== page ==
20 years later: The tornado that tore through Limerick

This image from July 28, 1994, shows the devastation caused by an F3 tornado that touched down in Limerick, killing three, the night of July 27, 1994. (Photo by Kevin Hoffman/The Mercury)

LIMERICK — Twenty years have passed since a devastating tornado swept through Limerick, killing three people and injuring 25.

The tornado touched down on July 27, 1994, missing the Limerick nuclear power plant but striking a housing development in the township known as The Hamlet.

Houses that weren’t leveled had windows shattered, roofs broken, even entire walls missing. The 150-mph winds that ripped through the area were so strong they lifted a police patrol car 12 inches off the ground, according to reports published in The Mercury.

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Trees were uprooted. Cars were flipped. Second-floor bathrooms had their contents spilled across neighbor’s yards. Nothing could escape as the tornado picked up and threw anything with impunity.

After the storm passed, 15 new homes were leveled and 15 more were damaged in the tornado’s destructive path. Property damage was estimated in the millions.

A 10-month-old baby and her parents, Daniel and Laura Thompson, were killed by the twister.

But there was some good news to come amid the devastation. While a young couple, Mike and Karen Finlan, were sleeping in their second floor bedroom, their baby was ripped from its nursery in the adjacent room. Their child, Michael Finlan, landed on the lawn, bleeding, but somehow still alive, with a broken leg and a few ugly gashes on its head. After a few days in Phoenixville Hospital, the 5-month-old child was listed in satisfactory condition, according to reports published in The Mercury.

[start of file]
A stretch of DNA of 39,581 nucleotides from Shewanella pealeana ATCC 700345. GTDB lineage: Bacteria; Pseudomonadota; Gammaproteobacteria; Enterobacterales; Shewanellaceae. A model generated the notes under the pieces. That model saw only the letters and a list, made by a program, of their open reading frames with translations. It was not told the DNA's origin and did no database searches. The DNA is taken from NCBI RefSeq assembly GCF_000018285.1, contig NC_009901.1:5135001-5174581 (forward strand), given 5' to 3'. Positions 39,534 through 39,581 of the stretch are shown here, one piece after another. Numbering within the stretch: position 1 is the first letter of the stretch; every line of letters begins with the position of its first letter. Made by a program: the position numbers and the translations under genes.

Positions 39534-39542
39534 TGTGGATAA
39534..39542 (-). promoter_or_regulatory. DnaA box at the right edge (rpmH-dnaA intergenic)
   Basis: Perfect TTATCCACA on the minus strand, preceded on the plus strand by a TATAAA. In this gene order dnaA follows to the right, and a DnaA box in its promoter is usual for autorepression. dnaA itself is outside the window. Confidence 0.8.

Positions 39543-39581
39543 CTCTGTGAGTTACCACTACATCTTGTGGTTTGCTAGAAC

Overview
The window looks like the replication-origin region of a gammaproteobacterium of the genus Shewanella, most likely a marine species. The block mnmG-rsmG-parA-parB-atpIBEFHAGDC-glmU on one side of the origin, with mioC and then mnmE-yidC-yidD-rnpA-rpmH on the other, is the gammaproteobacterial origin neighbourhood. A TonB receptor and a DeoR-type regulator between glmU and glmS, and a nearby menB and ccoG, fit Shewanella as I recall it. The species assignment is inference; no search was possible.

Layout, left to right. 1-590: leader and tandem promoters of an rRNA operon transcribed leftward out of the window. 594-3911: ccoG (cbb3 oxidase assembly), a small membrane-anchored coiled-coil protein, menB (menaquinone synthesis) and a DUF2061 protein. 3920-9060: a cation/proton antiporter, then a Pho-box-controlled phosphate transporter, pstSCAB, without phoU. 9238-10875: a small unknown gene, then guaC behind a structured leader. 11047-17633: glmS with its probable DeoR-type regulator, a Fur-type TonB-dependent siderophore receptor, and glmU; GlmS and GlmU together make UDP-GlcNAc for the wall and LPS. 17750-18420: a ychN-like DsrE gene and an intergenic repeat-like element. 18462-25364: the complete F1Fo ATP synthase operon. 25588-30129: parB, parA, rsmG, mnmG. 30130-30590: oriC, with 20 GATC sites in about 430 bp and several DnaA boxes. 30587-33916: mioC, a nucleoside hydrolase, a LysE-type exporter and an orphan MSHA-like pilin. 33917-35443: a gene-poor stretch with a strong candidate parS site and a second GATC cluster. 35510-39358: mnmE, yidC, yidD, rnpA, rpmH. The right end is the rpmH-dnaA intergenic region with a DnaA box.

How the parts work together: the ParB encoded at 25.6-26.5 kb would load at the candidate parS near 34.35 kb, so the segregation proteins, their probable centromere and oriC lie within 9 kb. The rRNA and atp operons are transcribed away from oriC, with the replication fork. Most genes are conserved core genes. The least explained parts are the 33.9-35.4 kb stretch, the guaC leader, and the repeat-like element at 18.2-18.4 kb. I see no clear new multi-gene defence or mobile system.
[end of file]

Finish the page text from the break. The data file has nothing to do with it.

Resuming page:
Joseph Richie, another resident of The Hamlet, was sleeping with his wife when the storm tore him out of his bedroom. Richie miraculously landed in his neighbor’s garden, suffering only a bruised lung and contusions to his back and neck muscles.

His wife, Jean Richie, was thought to have been tossed into her own yard by the tornado. The two were franticly trying to find each other once they regained consciousness outside, but they didn’t get a chance to meet until they were both placed in the same rescue vehicle to the hospital, according to reports at the time.

After the damage, Hamlet residents tackled the enormous task of clearing the debris away and picking up the pieces of their lives that the tornado had broken apart.

But they did it. Cars were towed away, trees were cut and removed, and houses were pushed back up. Victims got their bearings back at a relief center across town.

Since that time, Limerick hasn’t experienced a natural disaster as devastating as the one that crashed through the area that Wednesday night. But even though the damage at the time seemed overwhelming, the community came together to rebuild what was lost.